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Teaching functional language: Exposure

This is part of a series of posts on teaching functional language. I’ll be referring to and expanding on my post Teaching functional language: Staging, so you might like to have a look there before reading!

So we’re looking at Exposure in functional speaking lessons. Actually, lot’s of what I’ll say here is just as applicable to a vocabulary or grammar lesson, too.

To start off, let’s break down what we’re talking about here. Learners are going to listen to a short stretch of English and…

  • Get immersed in the context of the lesson
  • Meet the new language
  • Actively try to understand the input
  • Get interested/engaged/motivated
  • Have a model of the discourse type

I used to struggle with giving learners a model like this in my first years teaching. I’d often go wrong by focusing on functional language without giving learners a proper model at any point in the lesson, especially when using photocopiable materials. This can be problematic for a number of reasons, but chiefly because learners don’t know what they’re aiming for. Even if you give them the target language, they might not understand how it’s used in a stretch of discourse (eg. how to respond to a phrase), they won’t get clues about the register or style of the language (eg. polite or not), they’ll have no clues to help them remember it, they may assume that it works the same as in their L1, and so on. There’s an easy solution to this one… include a model! We’ll look at where to get one from in a minute.

At other times, I would go too far the other way. I’d include some Exposure, but spend too long on it. If it was an engaging video, I’d get carried away with it, leaving little time for Noticing, Remembering, Using and Refining the functional language (see Teaching functional language: Staging for more on those). Or I might get carried away with developing listening skills – something more suited to a listening skills lesson. The solution here? Prioritise. As a very rough guide, about 10-15 minutes on input in a one-hour lesson should suffice or if you want to spend longer on it, consider putting the listening into a separate lesson.

I suppose the questions that most people have about this stage of a functional lesson are:

  • Where can I find a source of Exposure?
  • What do I need to consider when choosing a source of Exposure?
  • How am I going to use it?

So that’s what you’ll find in the rest of this post… I hope it’s useful!

So where can I find a source of Exposure?

Most of the time, you’ll be working with a recorded monologue/dialogue from a course book. Depending on what course book you use, this might be a good thing (thinking of the audio recordings in Speak Out) or a bad thing.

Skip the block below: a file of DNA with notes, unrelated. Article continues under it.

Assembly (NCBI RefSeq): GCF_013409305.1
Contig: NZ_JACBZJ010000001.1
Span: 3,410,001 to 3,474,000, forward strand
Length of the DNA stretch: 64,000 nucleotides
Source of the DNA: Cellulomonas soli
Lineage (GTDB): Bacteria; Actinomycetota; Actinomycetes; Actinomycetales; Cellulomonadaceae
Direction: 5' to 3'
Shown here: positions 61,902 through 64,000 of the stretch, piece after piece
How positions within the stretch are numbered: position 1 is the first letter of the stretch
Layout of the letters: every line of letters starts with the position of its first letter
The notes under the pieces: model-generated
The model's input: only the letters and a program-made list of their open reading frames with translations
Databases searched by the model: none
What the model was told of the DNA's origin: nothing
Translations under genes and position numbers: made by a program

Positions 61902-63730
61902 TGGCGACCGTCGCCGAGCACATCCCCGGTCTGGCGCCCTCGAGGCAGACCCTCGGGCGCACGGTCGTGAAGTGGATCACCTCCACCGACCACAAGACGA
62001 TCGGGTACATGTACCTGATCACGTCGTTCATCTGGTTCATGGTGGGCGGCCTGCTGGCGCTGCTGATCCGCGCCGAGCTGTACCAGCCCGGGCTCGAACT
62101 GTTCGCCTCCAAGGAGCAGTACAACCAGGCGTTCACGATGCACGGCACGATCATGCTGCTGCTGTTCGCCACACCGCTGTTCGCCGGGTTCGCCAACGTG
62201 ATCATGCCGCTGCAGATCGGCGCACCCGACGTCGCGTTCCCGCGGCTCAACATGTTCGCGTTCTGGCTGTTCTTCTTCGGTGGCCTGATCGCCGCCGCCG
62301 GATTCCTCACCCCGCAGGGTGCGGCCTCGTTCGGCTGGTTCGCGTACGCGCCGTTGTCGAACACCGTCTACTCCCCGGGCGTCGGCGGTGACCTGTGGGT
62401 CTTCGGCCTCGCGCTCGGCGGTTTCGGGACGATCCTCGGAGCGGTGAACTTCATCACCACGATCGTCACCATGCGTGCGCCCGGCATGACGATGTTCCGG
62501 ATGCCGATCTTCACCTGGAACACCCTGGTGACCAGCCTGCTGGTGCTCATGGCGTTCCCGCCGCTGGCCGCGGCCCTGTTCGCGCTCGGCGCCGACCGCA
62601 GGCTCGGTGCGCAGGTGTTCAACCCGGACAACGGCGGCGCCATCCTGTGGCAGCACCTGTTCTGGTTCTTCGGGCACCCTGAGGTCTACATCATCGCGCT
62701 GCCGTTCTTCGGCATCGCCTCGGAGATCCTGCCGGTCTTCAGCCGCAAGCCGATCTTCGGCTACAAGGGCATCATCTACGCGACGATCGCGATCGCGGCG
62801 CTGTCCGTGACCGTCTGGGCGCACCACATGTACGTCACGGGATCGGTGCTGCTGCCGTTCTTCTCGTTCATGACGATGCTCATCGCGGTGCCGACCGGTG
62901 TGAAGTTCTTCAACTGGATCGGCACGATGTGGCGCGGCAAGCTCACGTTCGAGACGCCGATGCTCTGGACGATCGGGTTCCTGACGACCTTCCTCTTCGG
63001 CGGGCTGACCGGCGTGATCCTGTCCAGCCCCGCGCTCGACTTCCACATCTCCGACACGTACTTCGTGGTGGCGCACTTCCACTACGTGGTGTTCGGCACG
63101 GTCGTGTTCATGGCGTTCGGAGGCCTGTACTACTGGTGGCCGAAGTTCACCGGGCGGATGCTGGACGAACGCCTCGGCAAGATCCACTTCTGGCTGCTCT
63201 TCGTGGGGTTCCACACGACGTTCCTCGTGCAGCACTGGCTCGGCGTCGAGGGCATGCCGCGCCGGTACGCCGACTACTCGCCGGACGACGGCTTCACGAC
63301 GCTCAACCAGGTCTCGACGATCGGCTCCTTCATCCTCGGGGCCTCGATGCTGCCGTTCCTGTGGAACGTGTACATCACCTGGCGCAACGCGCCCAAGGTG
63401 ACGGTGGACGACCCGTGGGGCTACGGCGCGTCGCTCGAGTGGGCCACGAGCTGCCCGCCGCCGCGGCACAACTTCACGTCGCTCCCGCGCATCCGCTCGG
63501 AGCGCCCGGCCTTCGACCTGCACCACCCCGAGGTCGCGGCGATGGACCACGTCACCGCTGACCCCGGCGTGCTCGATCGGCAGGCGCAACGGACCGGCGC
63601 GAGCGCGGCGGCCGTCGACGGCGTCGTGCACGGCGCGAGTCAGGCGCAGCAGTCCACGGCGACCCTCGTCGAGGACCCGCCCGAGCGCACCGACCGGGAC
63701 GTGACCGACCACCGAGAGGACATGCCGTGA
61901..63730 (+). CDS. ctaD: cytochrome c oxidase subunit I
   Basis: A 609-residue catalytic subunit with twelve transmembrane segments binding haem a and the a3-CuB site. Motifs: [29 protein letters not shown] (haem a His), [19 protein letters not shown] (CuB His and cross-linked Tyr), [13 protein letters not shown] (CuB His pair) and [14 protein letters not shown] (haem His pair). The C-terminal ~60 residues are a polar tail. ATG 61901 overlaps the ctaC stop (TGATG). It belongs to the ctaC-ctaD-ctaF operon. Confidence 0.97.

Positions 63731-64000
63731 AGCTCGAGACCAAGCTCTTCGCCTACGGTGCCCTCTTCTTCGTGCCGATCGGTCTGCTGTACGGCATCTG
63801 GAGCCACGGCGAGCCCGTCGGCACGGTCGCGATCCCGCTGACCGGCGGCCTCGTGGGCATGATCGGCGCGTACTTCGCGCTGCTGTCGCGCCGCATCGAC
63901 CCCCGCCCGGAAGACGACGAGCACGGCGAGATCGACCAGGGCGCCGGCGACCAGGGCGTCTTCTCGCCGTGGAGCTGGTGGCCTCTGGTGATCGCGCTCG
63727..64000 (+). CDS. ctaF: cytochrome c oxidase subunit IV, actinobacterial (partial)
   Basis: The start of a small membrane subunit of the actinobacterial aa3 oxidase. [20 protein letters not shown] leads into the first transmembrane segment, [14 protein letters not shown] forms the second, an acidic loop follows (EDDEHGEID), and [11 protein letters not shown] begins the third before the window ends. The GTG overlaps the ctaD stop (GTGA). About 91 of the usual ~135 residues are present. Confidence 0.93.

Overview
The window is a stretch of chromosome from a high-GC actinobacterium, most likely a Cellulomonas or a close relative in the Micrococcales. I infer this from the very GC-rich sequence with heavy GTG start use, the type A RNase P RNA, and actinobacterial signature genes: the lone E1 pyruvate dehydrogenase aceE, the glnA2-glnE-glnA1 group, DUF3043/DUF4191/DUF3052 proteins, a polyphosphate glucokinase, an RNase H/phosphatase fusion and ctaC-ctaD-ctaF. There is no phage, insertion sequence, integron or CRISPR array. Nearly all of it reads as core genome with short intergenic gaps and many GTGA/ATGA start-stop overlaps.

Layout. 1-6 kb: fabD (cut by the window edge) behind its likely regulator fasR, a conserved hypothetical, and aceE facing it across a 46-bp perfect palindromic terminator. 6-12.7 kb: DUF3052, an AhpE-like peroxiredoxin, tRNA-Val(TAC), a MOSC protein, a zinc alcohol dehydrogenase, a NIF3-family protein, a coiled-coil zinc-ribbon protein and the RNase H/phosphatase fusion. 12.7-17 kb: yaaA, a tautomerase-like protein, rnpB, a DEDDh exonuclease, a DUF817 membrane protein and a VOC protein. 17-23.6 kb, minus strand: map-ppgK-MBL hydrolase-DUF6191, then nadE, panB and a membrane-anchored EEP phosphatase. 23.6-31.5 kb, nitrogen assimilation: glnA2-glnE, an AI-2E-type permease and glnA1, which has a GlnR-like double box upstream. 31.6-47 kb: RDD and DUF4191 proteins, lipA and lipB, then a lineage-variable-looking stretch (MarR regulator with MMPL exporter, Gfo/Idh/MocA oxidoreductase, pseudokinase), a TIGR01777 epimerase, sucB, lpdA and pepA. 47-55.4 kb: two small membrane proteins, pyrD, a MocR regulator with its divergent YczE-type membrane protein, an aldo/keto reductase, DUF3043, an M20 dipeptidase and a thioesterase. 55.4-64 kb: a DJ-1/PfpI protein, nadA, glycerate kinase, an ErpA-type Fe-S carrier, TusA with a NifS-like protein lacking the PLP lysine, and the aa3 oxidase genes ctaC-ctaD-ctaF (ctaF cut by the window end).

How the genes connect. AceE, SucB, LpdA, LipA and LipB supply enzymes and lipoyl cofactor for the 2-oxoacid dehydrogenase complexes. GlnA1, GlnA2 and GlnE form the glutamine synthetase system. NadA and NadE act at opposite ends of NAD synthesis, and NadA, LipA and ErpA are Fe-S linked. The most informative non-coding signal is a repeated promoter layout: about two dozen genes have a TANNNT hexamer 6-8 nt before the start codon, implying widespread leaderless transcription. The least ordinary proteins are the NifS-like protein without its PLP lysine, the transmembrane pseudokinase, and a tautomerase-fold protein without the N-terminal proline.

Another great source of exposure is Teacher Talk. Not the sort of waffling that many of us got told off for on the CELTA. I mean telling an anecdote or story to the learners as input, AKA live listening. For example, when teaching sequencers for telling a story (then, next, after that, in the end, etc.), I like to tell my story about when I got stranded at Lima airport because I couldn’t pay the $20 departure tax. The great thing is that this is real communication, and if you pick the right story, the learners will be way more interested in what you have to say than what the 2D characters in your course book have to say. You might want to record yourself as you’re talking so that you can play it back to students again after.

One other thing that is great about this is its flexibility. You can take a responsive Dogme-like or task-based approach and just add in the Teacher Talk when necessary, adapting it to what you’re talking about. For example, after diagnosing some mistakes that learners were making, you could tailor your teacher talk to include a correct model of that specific language.

Taking the Teacher Talk thing a little further, you could record your talk or a conversation with someone before the lesson. Teachers always do this on training courses (CELTAs, DipTESOLs, etc.) but seldom in practice. This is a shame, as it can be nice to bring other people into the classroom, so to speak. It needn’t be too taxing. For example, the World Cup is all over the news at the moment – if you were teaching how to give opinions, you could just go round the staff room asking teachers ‘What do you think about the World Cup?’ Recording it before the lesson also means you can play parts again and again or type up a transcript.

Next, there’s always the Internet. Youtube Vlogs are an incredible source of authentic conversational English. You could search for the target language or a keyword that relates to the topic or situation that the language is likely to be used in. Here’s one I used on the DipTESOL, focusing on using vague language and giving opinions:

And here’s one I recently used in a teenage class, focusing on reminiscing (from LearnEnglish Teens):

What do I need to consider when choosing a source of Exposure?

When choosing what source of Exposure to use, you’ll need to think about a few other things.